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      Please don’t pay attention to this article, it’s almost completely wrong. I think the author doesn’t know what he’s talking about. I will go point by point:

      • Out-of-tree and will never be mainlined: Please don’t use zfs-fuse, it’s long been abandoned and OpenZFS is better in every respect. The rest of the points I guess are true (or might be, eventually, sure).
      • Slow performance of encryption: This seems to be completely wrong. I believe OpenZFS re-enabled vector instructions with their own implementation of the kernel code that can no longer be used. For an example, see https://github.com/openzfs/zfs/pull/9749 which was merged many months after the Linux kernel disabled vector instructions.
      • Rigid: This was done deliberately so people like the author don’t shoot themselves in the foot. It would actually have been easier to make the vdev hierarchy more flexible, but ZFS is more strict on purpose, so users don’t end up with bad pool configurations.
      • Can’t add/remove disks to RAID: I guess this is still true? I’m not entirely sure because I’m not following OpenZFS development closely nor do I use RAID-Z.
      • RAID-Z is slow: As far as I know this is correct (in terms of IOPS), so RAID-Z pools are more appropriate for sequential I/O rather than random I/O.
      • File-based RAID is slow: OpenZFS can now do scrubs and resilvers (mostly) sequentially, so this point is wrong now.
      • Real-world performance is slow: I wouldn’t call it slow, but ZFS can be slower than ext4, sure (but it’s also doing a lot more than ext4, on purpose, such as checksumming, copy-on-write, etc).
      • Performance degrades faster with low free space: The free-space bitmap comment is just weird/wrong, because ZFS actually has more scalable data structures for this than most other filesystems (such as ext4). It might be true that ZFS fragments more around 80% utilization than ext4, but this is probably just a side-effect of copy-on-write. Either way, no filesystem will handle mostly full disks very well in terms of fragmentation, so this is not something specific to ZFS, it’s just how they (have to) work.
      • Layering violation of volume management: This is completely wrong. You can use other filesystems on top of a ZFS pool (using ZVols) and you can use ZFS on top of another volume manager if you want (but I wouldn’t recommend it), or even mix it with other filesystems on the same disk (each on their own partition). Also, you can set a ZFS dataset/filesystem mountpoint property to legacy and then use normal mount/umount commands if you don’t like ZFS’s automounting functionality.
      • Doesn’t support reflink: This is correct.
      • High memory requirements for dedupe: The deduplication table is actually not kept in memory (except that a DDT block is cached whenever it’s read from disk, as any other metadata). So as an example, if you have some data that is read-only (or mostly read-only) you can store it deduped and (apart from the initial copy) it will not be any slower than reading any other data (although modification or removal of this data will be slower if ZFS has to keep reading DDT blocks from disk due to them being evicted from cache).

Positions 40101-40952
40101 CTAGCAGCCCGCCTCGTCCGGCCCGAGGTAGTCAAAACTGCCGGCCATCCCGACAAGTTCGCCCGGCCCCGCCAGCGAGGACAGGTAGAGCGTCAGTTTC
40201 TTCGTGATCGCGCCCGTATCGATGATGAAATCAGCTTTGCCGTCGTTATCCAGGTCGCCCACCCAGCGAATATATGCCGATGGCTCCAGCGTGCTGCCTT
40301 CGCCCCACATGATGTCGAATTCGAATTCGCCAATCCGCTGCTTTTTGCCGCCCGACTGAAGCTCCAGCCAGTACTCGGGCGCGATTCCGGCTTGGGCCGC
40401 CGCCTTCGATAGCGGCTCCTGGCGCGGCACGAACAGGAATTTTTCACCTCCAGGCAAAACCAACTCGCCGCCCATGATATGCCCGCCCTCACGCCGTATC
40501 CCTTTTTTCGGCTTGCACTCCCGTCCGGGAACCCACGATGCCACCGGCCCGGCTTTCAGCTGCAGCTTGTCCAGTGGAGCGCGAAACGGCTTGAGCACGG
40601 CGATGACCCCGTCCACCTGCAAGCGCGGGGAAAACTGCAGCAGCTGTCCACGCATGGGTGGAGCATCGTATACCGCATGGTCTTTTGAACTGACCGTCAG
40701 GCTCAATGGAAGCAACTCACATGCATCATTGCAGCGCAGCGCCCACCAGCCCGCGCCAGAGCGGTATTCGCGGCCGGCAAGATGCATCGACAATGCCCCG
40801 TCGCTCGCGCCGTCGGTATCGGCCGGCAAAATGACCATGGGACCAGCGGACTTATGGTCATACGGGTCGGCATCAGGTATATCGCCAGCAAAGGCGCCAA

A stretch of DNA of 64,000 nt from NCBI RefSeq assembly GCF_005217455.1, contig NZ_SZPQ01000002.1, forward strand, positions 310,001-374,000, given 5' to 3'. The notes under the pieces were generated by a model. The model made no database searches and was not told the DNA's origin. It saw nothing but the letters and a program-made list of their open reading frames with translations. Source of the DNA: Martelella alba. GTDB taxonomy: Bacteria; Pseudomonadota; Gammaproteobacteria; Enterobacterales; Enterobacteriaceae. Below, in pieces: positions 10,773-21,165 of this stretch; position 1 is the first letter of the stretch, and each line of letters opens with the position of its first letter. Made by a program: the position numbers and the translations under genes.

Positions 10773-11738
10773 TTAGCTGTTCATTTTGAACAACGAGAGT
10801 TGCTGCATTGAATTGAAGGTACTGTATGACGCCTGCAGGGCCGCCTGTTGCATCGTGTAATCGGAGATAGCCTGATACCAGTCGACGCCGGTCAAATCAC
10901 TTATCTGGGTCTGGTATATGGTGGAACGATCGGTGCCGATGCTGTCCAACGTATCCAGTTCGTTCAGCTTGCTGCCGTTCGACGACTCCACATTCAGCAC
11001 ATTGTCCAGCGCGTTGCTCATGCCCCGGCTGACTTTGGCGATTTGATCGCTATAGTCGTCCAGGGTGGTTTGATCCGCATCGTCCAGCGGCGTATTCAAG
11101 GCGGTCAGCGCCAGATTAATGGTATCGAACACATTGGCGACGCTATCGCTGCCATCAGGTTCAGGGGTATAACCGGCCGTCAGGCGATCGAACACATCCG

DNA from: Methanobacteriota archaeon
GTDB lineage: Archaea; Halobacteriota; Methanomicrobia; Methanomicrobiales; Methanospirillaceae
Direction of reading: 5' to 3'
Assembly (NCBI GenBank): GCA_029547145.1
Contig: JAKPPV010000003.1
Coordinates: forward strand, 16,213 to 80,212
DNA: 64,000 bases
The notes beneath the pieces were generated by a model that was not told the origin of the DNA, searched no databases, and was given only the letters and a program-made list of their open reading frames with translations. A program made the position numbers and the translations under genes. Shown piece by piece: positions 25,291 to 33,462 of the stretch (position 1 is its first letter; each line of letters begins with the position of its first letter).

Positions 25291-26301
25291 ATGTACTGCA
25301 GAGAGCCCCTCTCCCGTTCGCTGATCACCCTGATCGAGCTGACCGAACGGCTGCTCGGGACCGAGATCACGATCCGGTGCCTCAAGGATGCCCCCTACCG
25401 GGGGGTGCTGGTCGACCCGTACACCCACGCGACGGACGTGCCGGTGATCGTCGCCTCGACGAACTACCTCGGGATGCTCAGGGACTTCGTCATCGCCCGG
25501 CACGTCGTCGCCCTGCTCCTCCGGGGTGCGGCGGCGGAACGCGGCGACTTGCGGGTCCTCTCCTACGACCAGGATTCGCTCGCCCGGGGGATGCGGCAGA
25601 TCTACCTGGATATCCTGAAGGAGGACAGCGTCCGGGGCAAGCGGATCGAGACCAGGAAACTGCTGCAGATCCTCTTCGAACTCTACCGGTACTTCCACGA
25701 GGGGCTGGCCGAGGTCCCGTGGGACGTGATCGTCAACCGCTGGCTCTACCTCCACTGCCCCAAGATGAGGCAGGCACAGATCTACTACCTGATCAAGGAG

• Dedupe is synchronous: Sure it’s synchronous, but IOPS amplification will mostly be observed only if the DDT can’t be cached effectively.
      • High memory requirements for ARC: I don’t even know where to begin. First of all, the high memory requirements for the ARC have been debunked numerous times. Second, it’s normal for the ARC to use 17 GiB of memory if the memory is available otherwise – this is what caches (such as the ARC) are for! The ARC will shrink whenever memory is otherwise needed by applications or the rest of the kernel, if needed. Third, I use OpenZFS on all my machines, none of them are exclusively ZFS hosts, and there is exactly zero infighting in all of them. Fourth, again, please just ignore zfs-fuse, there is no reason to even consider using it in 2022.
      • Buggy: All filesystems have bugs, that’s just a consequence of how complicated they are. That said, knowing what I know about the ZFS design, code and testing procedures (which is a lot, although my knowledge is surely a bit outdated), I would trust ZFS with my data above any other filesystem, bar none.
      • No disk checking tool: This is actually a design decision. Once filesystems get too large, fsck doesn’t scale anymore (and it implies downtime, almost always), so the decision was made to gracefully handle minor corruption while the machine is running and being used normally. Note that a badly corrupted filesystem will of course panic, as it likely wouldn’t even be possible to recover it anymore, so it’s better to just restore from backups. But you can also mount the ZFS pool read-only to recover any still-accessible data, even going back in time if necessary!

      In conclusion, IMHO this article is mostly just FUD.

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        This is actually a design decision.

        A question on my mind while reading this was whether or not the author knows ZFS enough to be making some of these criticisms honestly. They seem like they should, or could. I am not attacking their intelligence, however I would prefer to see a steelman argument that acknowledges the actual reasons for ZFS design choices. Several of the criticisms are valid, but on the topic of fsck, ARC and layering the complaints appear misguided.

        I spent 7 years using the solution they recommend (LUKS+btrfs+LVM) and have been moving to ZFS on all new machines. I’ll make that a separate top-level comment, but I wanted to chime in agreeing with you on the tone of the article.

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        I’m not sure the check tool is really not needed. It’s not something I want to run on mount / periodically. I want a “recovery of last resort” offline tool instead and it doesn’t have to scale because it’s only used when things are down anyway. If there’s enough use case to charge for this (https://www.klennet.com/zfs-recovery/default.aspx) there’s enough to provide it by default.